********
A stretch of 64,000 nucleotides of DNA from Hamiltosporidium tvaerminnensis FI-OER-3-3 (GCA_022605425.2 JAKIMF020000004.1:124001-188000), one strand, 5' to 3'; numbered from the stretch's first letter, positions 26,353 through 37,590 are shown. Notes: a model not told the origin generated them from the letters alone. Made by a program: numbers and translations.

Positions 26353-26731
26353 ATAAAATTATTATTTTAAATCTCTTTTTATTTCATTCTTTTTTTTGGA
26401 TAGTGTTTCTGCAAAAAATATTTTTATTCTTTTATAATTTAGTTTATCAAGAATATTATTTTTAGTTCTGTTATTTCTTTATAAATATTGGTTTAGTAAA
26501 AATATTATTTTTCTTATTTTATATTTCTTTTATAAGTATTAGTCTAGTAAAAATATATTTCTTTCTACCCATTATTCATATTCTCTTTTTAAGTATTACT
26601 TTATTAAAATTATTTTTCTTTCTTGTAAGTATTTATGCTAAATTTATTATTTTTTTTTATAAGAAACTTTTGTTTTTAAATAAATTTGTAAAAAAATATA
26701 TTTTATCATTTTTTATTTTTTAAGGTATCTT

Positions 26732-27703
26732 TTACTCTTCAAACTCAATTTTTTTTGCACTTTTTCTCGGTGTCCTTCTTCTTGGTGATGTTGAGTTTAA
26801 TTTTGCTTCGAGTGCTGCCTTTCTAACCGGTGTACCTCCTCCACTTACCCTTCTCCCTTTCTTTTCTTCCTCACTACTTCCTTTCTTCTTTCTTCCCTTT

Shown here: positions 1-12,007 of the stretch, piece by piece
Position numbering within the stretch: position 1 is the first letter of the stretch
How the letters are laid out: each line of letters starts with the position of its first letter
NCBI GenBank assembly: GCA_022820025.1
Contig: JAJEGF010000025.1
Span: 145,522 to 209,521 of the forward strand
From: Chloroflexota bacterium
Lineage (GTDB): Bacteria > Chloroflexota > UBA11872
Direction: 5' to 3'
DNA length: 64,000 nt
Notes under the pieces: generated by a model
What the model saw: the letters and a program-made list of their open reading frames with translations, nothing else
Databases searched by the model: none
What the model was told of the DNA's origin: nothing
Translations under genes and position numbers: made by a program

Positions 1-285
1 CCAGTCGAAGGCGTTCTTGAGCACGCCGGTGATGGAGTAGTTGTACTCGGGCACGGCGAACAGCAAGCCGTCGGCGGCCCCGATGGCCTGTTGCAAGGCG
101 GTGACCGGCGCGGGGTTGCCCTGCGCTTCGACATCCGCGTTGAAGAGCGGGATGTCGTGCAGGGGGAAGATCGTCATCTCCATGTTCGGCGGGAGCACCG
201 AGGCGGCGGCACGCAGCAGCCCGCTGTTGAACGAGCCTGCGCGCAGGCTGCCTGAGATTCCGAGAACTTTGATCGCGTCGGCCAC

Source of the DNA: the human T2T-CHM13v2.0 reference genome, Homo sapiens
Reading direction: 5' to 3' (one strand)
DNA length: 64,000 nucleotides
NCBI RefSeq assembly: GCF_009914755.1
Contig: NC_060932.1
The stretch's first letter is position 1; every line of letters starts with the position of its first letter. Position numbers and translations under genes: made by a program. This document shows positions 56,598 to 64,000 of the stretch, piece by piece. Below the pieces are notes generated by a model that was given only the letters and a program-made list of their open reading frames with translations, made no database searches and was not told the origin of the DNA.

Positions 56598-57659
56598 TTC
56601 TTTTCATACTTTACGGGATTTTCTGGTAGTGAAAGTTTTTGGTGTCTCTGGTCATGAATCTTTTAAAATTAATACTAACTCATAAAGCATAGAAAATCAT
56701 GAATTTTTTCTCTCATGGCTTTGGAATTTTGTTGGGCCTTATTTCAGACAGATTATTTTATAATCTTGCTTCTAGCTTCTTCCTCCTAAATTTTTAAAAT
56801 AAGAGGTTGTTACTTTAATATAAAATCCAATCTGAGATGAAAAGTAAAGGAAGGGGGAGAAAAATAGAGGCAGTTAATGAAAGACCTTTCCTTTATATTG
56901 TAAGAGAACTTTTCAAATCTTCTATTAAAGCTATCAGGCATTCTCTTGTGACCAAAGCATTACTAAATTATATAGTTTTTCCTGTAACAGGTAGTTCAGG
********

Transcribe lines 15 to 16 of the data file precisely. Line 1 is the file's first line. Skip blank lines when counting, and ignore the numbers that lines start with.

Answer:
Contig: JAJEGF010000025.1
Span: 145,522 to 209,521 of the forward strand